Ming the Mechanic
The NewsLog of Flemming Funch

Monday, March 13, 2006day link 

 I love my freebox
picture I changed my DSL provider, oh, two weeks ago already. And this was by far the easiest and most successful new DSL line I've gotten. When we got the original line here, from France Telecom two years ago, it was a bit of a nightmare. At first they denied it was possible, and it then took several months of headaches before it was there. And it has cost me 72 euros per month.

Now it seems like the lines have been unbundled in this area. Which makes it easier for competitors to offer better alternatives. Which I noticed when several of them suddenly were calling and being very pushy about their offers.

I went with Free, which is probably the most popular. They have the wonderous freebox, which is what arrived in the mail within a few days. A few days later my old line, including the phone line stopped working. I plugged in the freebox instead and, voila, it worked right away.

2Mbits download speed. Which is actually terribly slow, as it would go up to over 20Mbits for the same price, if I just were closer to the phone central. I'm 4km away, which is huge, and which is why France Telecom and other providers previously would start by telling me I couldn't have DSL at all.

For 30 euros per month, those 2Mb down and 1Mb up, plus free phonecalls, and around a hundred TV channels. Phone and TV just plug into that little freebox thing. And I can watch TV on my computer, as it presents the channels as a playlist with video I can play in VLC or a similar program. And a fixed IP number. That in itself cost me 30 euros extra per month from France Telecom.

My only complaint is that some of the routers on the Free network seem a bit overloaded at the moment. Which hopefully they'll fix. But I feel a little more like I'm in the 21st century at least. Now I just need to update my ancient computer.
[ | 2006-03-13 17:06 | 20 comments | PermaLink ]  More >

 Gold mining New Civ community
Baron Berez has a proposal. Creating a community in Nevada, funded by a gold mining operation, but creating a new kind of community, a new civilization outpost.

Now, in the New Civilization Network there has a been a few proposals on the table over the years, aiming at creating some kind of community. NCN is about creating a different kind of world, and if it shouldn't be just talk, it makes sense for somebody to do it for real somewhere. But how? It seems like an attractive idea at first. Buy a desert island in the South Pacific, or some large piece of land far away from everything, and start over, and do things the way they should be done. But how exactly is that? Who decides how that is, and how do they decide? How does it get funded?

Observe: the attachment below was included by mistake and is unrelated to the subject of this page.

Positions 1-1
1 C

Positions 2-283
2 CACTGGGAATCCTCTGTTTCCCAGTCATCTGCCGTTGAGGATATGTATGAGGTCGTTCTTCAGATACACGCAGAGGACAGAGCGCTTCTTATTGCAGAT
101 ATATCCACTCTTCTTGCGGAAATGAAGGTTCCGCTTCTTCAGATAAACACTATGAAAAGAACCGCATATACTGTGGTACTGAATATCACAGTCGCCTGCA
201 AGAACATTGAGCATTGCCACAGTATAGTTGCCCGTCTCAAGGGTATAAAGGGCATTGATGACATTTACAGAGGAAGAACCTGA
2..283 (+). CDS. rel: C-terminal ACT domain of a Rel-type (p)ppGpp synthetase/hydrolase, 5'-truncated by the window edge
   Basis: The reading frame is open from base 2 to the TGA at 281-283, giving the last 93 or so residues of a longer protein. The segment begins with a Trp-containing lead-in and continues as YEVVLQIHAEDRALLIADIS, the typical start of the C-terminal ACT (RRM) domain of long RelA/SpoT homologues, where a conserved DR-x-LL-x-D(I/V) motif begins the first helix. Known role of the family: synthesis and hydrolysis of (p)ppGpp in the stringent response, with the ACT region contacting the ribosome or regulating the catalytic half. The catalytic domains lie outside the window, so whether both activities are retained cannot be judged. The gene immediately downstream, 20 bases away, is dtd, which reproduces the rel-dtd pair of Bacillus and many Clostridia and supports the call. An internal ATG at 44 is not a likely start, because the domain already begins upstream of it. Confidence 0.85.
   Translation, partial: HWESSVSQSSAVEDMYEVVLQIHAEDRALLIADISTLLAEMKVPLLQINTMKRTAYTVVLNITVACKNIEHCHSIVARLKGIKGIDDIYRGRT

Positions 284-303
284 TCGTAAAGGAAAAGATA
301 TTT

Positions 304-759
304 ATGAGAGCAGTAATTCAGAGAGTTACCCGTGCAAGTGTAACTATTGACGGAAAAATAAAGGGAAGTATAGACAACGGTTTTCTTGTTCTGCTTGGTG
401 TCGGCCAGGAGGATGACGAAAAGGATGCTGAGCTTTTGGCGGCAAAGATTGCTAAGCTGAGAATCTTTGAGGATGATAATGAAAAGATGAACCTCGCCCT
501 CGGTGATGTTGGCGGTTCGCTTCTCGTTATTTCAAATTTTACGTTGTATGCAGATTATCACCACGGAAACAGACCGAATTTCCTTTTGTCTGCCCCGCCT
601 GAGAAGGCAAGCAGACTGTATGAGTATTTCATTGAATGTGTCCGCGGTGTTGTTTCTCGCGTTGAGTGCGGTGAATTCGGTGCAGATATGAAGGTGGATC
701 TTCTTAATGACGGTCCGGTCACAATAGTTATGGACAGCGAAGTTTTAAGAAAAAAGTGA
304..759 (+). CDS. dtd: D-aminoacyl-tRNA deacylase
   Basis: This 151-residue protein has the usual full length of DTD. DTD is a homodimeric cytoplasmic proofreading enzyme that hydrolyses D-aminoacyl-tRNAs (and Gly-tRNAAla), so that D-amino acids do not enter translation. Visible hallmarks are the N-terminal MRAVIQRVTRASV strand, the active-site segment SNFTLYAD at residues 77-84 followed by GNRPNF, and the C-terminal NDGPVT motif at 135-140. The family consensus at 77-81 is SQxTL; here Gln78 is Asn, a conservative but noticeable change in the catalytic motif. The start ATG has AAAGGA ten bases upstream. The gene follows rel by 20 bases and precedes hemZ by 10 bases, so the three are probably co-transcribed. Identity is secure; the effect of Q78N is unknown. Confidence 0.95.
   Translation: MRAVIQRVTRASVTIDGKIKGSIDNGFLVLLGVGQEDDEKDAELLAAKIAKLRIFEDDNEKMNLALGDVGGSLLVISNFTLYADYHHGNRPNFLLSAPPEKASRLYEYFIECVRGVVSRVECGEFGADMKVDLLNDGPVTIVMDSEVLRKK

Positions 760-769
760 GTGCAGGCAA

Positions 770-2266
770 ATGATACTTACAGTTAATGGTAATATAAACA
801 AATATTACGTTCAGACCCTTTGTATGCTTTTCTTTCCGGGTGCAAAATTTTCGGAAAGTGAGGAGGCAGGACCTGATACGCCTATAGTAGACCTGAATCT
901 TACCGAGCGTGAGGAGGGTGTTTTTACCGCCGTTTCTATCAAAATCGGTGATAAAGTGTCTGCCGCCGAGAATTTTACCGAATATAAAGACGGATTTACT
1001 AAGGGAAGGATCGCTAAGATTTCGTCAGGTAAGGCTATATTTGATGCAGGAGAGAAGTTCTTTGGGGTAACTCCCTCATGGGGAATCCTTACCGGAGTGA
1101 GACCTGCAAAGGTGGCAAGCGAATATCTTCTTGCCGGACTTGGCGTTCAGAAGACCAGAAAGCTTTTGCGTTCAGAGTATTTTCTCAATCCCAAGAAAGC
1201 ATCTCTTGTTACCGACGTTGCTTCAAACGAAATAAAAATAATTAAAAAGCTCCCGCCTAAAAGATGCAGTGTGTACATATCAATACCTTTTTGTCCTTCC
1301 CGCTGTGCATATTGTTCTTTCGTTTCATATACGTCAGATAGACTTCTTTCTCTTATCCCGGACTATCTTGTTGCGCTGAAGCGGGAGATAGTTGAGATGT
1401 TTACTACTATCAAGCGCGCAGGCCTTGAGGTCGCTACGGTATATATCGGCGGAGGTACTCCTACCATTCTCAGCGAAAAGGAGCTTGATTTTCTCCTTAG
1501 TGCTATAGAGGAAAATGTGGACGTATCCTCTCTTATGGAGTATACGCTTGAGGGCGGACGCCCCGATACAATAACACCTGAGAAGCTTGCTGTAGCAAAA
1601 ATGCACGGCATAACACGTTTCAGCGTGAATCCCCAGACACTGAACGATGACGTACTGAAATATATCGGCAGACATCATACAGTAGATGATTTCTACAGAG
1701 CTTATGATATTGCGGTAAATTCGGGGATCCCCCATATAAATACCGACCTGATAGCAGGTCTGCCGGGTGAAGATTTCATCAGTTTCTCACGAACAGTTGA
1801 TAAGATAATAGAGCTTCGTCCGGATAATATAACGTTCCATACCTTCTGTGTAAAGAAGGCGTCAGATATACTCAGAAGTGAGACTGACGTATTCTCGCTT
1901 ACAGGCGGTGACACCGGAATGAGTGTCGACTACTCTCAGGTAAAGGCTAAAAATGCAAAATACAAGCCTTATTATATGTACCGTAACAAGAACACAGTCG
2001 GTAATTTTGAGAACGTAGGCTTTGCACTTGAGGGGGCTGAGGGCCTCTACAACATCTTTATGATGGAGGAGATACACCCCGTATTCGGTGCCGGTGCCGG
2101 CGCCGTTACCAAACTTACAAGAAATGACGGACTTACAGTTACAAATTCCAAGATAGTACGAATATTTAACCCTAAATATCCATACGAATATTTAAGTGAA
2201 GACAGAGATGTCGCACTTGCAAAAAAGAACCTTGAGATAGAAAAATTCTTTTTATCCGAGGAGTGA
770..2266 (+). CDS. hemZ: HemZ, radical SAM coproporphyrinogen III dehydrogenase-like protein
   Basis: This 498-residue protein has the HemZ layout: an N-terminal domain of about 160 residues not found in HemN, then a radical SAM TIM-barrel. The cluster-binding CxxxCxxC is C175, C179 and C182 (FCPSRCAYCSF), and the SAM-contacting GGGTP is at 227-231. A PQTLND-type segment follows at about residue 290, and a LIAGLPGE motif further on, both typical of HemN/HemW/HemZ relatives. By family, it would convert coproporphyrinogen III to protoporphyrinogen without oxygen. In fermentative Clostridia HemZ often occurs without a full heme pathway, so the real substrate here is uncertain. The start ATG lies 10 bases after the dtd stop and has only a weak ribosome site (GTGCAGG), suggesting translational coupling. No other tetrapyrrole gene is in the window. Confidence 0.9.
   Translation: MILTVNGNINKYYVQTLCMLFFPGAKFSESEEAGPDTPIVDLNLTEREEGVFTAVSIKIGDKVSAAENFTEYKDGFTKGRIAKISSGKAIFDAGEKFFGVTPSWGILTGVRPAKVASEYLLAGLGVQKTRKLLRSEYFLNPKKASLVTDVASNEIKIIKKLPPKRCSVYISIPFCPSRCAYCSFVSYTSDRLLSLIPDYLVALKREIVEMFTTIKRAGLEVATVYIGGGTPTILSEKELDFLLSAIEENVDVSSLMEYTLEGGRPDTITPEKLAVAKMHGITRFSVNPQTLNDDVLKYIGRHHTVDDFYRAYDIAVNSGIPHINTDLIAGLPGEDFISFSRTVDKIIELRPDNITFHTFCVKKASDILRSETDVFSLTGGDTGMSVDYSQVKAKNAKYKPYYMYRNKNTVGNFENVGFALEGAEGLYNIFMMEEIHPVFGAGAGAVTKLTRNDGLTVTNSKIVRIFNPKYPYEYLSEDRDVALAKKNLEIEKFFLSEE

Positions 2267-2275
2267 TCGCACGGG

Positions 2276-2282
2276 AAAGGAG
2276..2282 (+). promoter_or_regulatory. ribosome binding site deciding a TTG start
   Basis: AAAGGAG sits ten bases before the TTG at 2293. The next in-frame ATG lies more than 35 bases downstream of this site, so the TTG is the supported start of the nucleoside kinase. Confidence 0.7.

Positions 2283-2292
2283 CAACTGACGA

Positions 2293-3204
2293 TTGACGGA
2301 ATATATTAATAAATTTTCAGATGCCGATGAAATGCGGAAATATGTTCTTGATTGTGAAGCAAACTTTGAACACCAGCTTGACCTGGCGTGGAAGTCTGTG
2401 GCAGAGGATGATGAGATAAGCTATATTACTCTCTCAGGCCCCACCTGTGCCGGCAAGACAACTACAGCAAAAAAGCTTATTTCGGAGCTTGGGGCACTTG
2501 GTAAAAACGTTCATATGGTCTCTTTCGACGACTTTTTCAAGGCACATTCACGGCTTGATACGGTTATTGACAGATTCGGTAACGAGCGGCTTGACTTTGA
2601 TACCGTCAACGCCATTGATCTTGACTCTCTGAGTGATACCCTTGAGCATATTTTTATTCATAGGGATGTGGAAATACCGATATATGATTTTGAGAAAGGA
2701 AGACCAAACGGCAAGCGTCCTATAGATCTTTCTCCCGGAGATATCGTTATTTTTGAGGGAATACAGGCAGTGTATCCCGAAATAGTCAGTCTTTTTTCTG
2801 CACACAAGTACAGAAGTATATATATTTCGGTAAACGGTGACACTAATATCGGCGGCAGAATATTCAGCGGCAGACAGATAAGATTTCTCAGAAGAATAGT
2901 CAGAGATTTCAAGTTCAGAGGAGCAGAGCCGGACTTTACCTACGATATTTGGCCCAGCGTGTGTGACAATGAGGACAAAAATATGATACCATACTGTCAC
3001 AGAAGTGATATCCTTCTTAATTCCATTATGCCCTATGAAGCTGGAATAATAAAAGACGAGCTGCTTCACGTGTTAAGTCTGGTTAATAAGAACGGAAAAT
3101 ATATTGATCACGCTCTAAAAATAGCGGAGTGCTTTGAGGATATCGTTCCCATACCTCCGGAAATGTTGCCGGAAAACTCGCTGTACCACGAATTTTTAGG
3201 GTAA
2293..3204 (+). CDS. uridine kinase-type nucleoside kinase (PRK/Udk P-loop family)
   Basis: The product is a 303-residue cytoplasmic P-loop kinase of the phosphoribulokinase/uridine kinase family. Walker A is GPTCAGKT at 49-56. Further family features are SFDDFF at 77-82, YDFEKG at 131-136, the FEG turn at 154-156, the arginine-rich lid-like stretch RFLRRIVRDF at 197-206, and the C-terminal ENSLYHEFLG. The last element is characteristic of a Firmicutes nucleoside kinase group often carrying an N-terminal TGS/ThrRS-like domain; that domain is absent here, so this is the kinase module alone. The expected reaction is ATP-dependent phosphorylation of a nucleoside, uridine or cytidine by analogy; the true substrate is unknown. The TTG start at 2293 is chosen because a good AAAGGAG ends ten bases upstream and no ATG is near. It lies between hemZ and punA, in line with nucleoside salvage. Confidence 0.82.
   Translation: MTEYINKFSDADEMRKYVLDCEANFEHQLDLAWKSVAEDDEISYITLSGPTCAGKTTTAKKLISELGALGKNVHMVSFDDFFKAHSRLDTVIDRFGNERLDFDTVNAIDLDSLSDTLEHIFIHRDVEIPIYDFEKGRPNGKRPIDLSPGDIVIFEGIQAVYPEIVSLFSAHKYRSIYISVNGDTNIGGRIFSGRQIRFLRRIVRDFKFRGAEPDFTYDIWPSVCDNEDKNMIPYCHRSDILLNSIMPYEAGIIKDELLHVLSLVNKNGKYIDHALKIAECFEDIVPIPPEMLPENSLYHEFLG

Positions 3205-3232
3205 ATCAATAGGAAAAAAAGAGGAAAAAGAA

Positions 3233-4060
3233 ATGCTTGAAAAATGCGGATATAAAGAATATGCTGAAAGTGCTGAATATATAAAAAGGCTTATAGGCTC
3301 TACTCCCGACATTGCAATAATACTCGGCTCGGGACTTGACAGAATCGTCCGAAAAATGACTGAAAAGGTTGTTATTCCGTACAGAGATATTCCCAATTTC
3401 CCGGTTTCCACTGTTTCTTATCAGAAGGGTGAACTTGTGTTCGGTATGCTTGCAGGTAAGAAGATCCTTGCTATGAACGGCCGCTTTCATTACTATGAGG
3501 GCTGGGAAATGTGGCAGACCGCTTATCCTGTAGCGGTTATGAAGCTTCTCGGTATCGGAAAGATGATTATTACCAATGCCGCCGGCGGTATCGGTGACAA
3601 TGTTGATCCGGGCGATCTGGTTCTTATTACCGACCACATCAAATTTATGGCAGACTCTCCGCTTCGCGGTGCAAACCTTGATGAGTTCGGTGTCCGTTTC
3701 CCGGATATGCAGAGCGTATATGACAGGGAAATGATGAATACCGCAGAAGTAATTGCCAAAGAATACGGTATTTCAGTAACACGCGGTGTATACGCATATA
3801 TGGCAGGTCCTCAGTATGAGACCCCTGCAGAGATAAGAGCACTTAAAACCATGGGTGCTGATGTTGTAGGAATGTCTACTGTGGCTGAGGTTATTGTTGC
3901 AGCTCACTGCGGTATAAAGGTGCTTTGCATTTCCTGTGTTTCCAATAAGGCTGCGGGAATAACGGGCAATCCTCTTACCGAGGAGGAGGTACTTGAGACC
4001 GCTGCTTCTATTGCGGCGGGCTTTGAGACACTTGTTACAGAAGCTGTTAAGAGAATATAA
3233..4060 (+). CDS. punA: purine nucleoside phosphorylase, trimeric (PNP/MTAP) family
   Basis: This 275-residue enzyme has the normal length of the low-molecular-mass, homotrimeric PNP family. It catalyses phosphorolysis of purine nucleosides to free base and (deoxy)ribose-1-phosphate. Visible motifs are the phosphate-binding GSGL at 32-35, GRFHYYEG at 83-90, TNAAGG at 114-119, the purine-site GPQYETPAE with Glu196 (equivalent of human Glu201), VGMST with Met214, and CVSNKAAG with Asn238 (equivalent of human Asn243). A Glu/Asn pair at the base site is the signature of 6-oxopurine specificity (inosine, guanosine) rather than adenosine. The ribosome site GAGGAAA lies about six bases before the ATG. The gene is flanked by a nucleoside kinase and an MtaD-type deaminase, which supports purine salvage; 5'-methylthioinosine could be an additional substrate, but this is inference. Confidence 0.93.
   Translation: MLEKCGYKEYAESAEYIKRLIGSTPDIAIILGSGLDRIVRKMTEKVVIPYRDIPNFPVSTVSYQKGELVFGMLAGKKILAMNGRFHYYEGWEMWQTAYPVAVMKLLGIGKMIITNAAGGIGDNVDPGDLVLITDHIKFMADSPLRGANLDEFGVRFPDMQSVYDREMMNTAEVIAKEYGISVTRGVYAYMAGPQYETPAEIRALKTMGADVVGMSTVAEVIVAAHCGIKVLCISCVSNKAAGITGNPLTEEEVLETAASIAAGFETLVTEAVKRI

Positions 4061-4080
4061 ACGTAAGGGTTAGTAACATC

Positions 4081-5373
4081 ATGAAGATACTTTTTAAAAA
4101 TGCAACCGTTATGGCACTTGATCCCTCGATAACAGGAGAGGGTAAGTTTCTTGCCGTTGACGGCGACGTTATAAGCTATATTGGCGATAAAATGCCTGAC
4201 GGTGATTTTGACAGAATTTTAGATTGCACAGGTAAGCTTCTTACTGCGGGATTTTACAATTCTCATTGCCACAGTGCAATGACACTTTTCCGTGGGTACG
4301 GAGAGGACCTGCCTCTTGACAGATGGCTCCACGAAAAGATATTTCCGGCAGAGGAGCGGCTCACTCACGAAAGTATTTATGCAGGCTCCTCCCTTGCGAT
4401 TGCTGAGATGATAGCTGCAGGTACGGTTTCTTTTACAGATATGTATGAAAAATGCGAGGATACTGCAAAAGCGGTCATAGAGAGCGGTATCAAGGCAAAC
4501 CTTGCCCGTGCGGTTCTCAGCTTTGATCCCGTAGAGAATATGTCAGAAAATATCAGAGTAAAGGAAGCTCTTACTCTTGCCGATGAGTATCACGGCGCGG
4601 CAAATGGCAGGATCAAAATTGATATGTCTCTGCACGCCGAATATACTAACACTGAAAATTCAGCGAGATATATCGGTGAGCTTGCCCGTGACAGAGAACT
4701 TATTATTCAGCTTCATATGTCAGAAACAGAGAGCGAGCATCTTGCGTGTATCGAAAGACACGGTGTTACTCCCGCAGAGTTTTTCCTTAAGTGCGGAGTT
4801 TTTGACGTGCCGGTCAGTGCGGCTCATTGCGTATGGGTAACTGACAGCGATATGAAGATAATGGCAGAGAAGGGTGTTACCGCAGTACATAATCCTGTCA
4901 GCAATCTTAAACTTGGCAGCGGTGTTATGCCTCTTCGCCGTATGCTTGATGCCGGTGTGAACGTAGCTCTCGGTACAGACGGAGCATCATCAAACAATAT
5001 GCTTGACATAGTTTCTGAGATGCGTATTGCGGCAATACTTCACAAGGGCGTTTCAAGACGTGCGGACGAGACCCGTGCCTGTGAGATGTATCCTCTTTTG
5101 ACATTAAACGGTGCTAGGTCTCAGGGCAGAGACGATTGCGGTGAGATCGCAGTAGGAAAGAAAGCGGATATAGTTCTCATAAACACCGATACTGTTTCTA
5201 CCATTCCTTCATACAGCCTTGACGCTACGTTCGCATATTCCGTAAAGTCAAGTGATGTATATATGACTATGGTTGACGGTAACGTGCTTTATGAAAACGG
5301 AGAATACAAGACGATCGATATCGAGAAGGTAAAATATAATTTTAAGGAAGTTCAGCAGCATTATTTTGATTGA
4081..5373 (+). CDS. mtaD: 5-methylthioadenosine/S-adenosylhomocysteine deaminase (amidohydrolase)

How to organize it still remains to be seen. But maybe Baron has an approach for the funding. 20,000 acres in Nevada that he acquired mining rights to at some point. Surveys have shown that there's around 1 million ounces of gold to be extracted from there. An ounce of gold goes for around $560 at the moment. It isn't a sure thing, of course. And it will cost significant money to set up the mining operation.

Baron is a shrewd businessman and investor who has done well. I don't know the details, but obviously he's somebody who doesn't have to work for a living. He's also about retirement age. And I guess he's more keen on doing something that leaves a bit more of a legacy.

The project needs some start capital to get going. $350,000 to set up an initial mining operation, to verify that it is viable, and to set up the legal stuff. 35 parts of $10,000 Baron is thinking.

But then the idea is that a significant portion of what would come in, 25%, will be directed towards creating a community, focused on building an infrastructure of sustainable and emerging technologies. Solar, wind, waste recycling, etc.

Can this work? Well, why not. It could be a very exciting project. If enough people get around it that find it exciting, at least. And if the plan is put together well.

There's a lot of unknowns there, of course. Lot of issues of who decides what, and according to which principles. A few major disagreements can throw off a thing like that. How would the community work? Would the investors have the final call on what goes? Would Baron? Is it a democracy? An anarchy? A corporate structure?

Does anybody think it is worth the trouble?

What I proposed to Baron was to just put it forward in a blog, and see who salutes it. Which is what I'm doing here too. A project like that needs to be able to withstand a bit of public scrutiny. Plus, it goes nowhere unless a group of people will find it exciting.
[ | 2006-03-13 20:03 | 5 comments | PermaLink ]  More >

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